The patient is an 80-year-old female who presents with chief complaint of progressive proximal muscle weakness and carries a clinical diagnosis of polymyositis for nearly two decades. She was placed on a maintenance dose of steroids and was lost to follow-up for several years. No statin medication is reported. She was recently admitted after a wellness check revealed that she was unable to ambulate independently. CPK values ranged from 1500-7700. A skeletal muscle biopsy of the left thigh was performed. A follow-up myositis serology panel showed a positive anti-signal recognition particle (+ anti-SRP). Using the images, what’s your diagnosis for this myopathy?
Answer: Anti-SRP myopathy
The skeletal muscle biopsy shows a spectrum of morphologic changes that range from active to chronic. The acute features show an active myopathic process characterized by marked variation in muscle fiber size with frequent regenerating and necrotic muscle fibers with sparse chronic inflammation (so-called “necrotizing myopathy”, a nonspecific pattern of muscle fiber injury). The features of chronicity are identified by muscle fibers with increased internalized nuclei, split fibers, fatty replacement, and fibrosis. An untreated inflammatory myopathy may lead to an end-stage muscle with fibroadipose tissue and essentially complete loss of viable muscle fibers. See references to learn more.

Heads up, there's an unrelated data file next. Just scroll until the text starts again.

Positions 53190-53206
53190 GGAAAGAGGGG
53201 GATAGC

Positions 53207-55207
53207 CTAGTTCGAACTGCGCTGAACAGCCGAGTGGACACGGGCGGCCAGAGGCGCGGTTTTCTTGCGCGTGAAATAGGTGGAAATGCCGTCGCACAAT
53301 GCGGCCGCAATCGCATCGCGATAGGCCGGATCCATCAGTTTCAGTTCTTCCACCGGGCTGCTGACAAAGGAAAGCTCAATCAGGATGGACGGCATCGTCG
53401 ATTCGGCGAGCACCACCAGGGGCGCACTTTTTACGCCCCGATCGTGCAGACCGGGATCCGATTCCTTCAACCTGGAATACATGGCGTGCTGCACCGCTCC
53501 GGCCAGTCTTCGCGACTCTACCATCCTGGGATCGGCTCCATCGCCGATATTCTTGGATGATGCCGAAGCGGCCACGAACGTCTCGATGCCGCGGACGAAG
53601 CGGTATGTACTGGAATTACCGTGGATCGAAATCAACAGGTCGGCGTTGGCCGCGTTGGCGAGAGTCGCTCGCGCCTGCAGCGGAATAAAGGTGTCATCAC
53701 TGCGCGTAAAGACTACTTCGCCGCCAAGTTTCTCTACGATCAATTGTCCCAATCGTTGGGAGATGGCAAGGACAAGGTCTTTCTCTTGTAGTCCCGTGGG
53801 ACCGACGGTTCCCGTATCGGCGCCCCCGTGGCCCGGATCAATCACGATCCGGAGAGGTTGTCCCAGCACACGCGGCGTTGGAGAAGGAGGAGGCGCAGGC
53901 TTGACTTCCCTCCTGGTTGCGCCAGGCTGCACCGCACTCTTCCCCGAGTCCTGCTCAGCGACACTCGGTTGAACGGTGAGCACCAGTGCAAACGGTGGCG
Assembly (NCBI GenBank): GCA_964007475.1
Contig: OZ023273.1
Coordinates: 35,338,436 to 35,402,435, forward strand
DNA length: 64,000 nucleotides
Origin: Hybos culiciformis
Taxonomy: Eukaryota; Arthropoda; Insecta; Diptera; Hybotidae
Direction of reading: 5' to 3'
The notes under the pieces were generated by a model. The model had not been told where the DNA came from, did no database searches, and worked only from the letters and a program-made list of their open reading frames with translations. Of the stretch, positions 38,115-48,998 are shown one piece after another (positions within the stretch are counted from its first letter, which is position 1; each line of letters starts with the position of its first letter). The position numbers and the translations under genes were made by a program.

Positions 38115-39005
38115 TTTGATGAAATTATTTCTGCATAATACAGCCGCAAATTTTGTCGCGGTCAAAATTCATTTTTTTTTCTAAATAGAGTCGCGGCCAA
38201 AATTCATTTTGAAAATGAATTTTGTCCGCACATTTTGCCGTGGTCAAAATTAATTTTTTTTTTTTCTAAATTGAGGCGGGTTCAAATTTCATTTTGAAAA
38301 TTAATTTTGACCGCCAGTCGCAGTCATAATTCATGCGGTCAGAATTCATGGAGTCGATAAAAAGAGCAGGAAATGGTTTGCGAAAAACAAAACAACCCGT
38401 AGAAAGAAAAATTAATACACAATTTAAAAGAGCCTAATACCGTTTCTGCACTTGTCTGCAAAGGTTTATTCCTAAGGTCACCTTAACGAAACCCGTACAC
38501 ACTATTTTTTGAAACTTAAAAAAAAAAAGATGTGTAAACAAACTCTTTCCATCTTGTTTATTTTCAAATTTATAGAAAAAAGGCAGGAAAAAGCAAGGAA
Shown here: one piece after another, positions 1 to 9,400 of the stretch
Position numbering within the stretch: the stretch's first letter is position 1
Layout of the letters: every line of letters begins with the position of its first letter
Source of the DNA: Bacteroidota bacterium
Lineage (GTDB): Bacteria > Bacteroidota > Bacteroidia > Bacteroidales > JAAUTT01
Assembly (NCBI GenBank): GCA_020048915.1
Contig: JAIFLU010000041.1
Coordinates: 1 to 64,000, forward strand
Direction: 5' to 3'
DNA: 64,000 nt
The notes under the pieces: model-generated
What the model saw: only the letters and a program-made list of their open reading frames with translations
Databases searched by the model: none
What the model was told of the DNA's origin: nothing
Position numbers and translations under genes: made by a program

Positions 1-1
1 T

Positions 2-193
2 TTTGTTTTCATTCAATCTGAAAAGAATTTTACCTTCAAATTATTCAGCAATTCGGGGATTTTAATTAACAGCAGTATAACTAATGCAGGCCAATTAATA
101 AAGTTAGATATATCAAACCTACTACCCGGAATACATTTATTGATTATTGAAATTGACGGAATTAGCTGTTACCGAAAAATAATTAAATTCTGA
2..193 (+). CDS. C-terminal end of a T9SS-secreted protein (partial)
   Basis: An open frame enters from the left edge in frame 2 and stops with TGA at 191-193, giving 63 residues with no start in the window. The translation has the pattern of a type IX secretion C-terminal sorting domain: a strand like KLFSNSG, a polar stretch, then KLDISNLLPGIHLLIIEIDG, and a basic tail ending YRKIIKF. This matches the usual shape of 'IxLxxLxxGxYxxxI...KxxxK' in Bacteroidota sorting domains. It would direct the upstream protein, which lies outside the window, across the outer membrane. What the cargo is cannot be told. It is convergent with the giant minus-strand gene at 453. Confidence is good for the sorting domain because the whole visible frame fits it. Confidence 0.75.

Why were the other answers wrong?
The muscle biopsy shows features of an immune-mediate necrotizing myopathy (IMNM). While steroid medication could significantly decrease the degree of chronic lymphocytic inflammation, only active myophagocytosis is seen, not lymphocytes infiltrating intact muscle fibers with associated muscle fiber injury, as would be seen in Polymyositis.
The morphologic features are those of necrotizing myopathy. Rendering a diagnosis of Inflammatory Myopathy, not otherwise specified (NOS), may mislead the clinician. This descriptive diagnosis is better suited for more challenging cases that do not neatly fit into the classic diagnostic rubric (i.e. not quite polymyositis, not quite dermatomyositis).
Drug/toxic myopath, is a good thought, especially as a necrotizing myopathy injury pattern may be seen in statin-related myopathy. However, no statin medication or other myotoxic medication/substance is reported in this case.
Pinal-Fernandez I, et al. Immune-mediated necrotizing myopathy. Curr Rheumatol Rep. 2018; 26;20(4):21. PMID: 29582188.
Pinal-Fernandez I, et al. Longitudinal course of disease in a large cohort of myositis patients with autoantibodies recognizing the signal recognition particle. Arthritis Care Res. 2017;69:263-270. PMID: 27111848.
Suzuki S, et al. Inflammatory myopathy with anti-signal recognition particle antibodies: case series of 100 patients. Orphanet J Rare Dis. 2015 May 13;10:61. PMID: 25963141.
Watanabe Y, et al. Clinical features and prognosis in anti-SRP and anti-HMGCR necrotising myopathy. J Neurol Neurosurg Psychiatry. 2016 Oct;87(10):1038-44. PMID: 27147697.
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